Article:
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Monsignor in Pa. convicted for covering up abuse claims

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Monsignor William Lynn walks June 20, 2012, to the Criminal Justice Center in Philadelphia. Lynn is the first Roman Catholic church official in the U.S. ever charged with child endangerment, for allegedly keeping co-defendants former priest Edward V. Avery and the Rev. James J. Brennan, and other accused predators, in ministry. (Associated Press)

PHILADELPHIA (AP) — Monsignor William Lynn helped the Archdiocese of Philadelphia keep predator-priests in ministry, and the public in the dark, by telling parishes their priests were being removed for health reasons and then sending the men to unsuspecting churches, prosecutors argued in a landmark clergy-abuse trial.

A jury agreed, making Lynn the first U.S. church official branded a felon for covering up abuse claims.

The 61-year-old Lynn was convicted of child endangerment but acquitted of conspiracy Friday. He served as secretary for clergy from 1992 to 2004, mostly under Cardinal Anthony Bevilacqua.

“Many in the Roman Catholic Archdiocese of Philadelphia hierarchy had dirty hands,” Philadelphia District Attorney Seth Williams said. “They failed to realize that the church is its people.”

Williams said he did not have sufficient evidence last year to charge other officials, including Bevilacqua, who died in January at age 88.

Lynn had faced about 10 to 20 years in prison if convicted of all three counts he faced — conspiracy and two counts of child endangerment. He was convicted of only a single endangerment count, which carries a possible 3½- to seven-year prison term.

The jury could not reach a verdict for Lynn’s co-defendant, the Rev. James Brennan, who was accused of sexually abusing a 14-year-old boy in 1999.

Despite Lynn’s acquittal on the conspiracy charge, the trial exposed how deeply involved the late cardinal was in dealing with accused priests.

Bevilacqua had the final say on what to do with priests accused of abuse, transferred many of them to new parishes and dressed down anyone who complained, according to testimony. He also ordered the shredding of a 1994 list that Lynn prepared, warning that the archdiocese had three diagnosed pedophiles, a dozen confirmed predators and an additional 20 possible abusers in its midst.

Church lawyers turned over a surviving copy of the list days after Bevilacqua died.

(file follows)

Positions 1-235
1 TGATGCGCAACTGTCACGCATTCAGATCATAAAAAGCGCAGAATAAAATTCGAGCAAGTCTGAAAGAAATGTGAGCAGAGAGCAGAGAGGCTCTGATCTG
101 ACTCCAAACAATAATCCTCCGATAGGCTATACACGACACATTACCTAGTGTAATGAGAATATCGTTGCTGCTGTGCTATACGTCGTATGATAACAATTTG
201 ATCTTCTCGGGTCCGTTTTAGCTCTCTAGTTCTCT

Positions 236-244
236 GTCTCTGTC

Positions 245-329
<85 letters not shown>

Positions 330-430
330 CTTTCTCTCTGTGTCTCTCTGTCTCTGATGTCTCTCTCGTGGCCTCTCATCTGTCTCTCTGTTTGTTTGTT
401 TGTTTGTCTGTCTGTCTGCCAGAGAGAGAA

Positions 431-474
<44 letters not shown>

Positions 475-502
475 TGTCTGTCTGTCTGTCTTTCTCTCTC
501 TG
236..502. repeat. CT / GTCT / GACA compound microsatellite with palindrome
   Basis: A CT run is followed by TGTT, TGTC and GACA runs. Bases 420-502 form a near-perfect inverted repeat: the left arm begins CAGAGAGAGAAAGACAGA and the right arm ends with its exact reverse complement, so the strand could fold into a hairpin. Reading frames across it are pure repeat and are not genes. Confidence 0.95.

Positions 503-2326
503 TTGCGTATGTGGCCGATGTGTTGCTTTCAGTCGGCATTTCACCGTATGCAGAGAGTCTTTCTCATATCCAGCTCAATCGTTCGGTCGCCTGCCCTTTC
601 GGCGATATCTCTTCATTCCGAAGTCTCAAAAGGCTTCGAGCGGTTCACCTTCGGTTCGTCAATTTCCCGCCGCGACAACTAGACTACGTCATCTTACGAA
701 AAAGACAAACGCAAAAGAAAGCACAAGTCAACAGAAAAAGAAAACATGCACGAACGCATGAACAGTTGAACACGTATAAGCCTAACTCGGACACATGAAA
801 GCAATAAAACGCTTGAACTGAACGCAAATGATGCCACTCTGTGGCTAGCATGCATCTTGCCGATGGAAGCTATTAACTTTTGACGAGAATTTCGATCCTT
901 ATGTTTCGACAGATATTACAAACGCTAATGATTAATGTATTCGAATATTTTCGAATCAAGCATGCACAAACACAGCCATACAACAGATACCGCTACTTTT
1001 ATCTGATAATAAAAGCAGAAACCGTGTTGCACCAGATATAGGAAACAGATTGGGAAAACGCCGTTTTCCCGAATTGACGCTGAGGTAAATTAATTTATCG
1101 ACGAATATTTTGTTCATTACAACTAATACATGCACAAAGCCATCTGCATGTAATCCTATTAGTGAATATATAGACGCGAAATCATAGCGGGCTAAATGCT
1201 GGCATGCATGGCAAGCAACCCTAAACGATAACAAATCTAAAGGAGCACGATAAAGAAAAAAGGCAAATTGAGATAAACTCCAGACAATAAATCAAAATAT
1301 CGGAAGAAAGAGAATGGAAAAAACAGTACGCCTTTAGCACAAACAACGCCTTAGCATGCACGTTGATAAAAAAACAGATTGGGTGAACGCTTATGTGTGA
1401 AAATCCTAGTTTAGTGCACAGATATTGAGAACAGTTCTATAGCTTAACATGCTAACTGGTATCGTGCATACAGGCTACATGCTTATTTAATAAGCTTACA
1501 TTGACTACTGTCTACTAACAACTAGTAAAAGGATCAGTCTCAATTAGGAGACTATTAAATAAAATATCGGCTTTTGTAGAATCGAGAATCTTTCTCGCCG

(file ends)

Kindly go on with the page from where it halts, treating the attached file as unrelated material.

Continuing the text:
Lynn didn’t react when the verdict was read, or acknowledge the siblings and other friends and relatives who accompanied him to court for much of the three-month trial. Several of them were wept.

The judge revoked Lynn’s bail and he was taken to jail, although his lawyers plan to ask on Monday that he be granted house arrest until sentencing. No date was set, but the judge scheduled an Aug. 13 presentencing hearing.

The defense pledged to appeal the conviction.

“He’s upset. He’s crushed. He’s in custody and he was the administrator who didn’t touch a child and had only limited authority,” defense lawyer Jeffrey M. Lindy said.

With the verdict, after 13 days of deliberations, jurors concluded that prosecutors failed to show that Lynn was part of a conspiracy to move predator priests around. The jury, however, did find that Lynn endangered the victim of defrocked priest Edward Avery, who pleaded guilty before trial to a 1999 sexual assault.

Lynn had deemed Avery “guilty” of an earlier complaint on the 1994 list, and helped steer him into an inpatient treatment program run by the archdiocese. But Lynn knew that Avery later was sent to live in a northeast Philadelphia parish, where the altar boy was assaulted.

The victim alleges that he was also assaulted by another priest and his Catholic school teacher. They are expected to be tried later this year.

After the verdict, the archdiocese apologized to clergy-abuse victims and said the church was on a “journey of reform and renewal that requires honesty and hope.”

“We are committed to providing support and assistance to parishioners as they and the church seek to more deeply understand sexual violence, and to create an environment that is safe and welcoming to all, including past victims,” read the church’s statement, which did not reference Lynn directly.

Terence McKiernan, president of BishopAccountability.org, called the verdict “a watershed moment” in the priest sex-abuse crisis.

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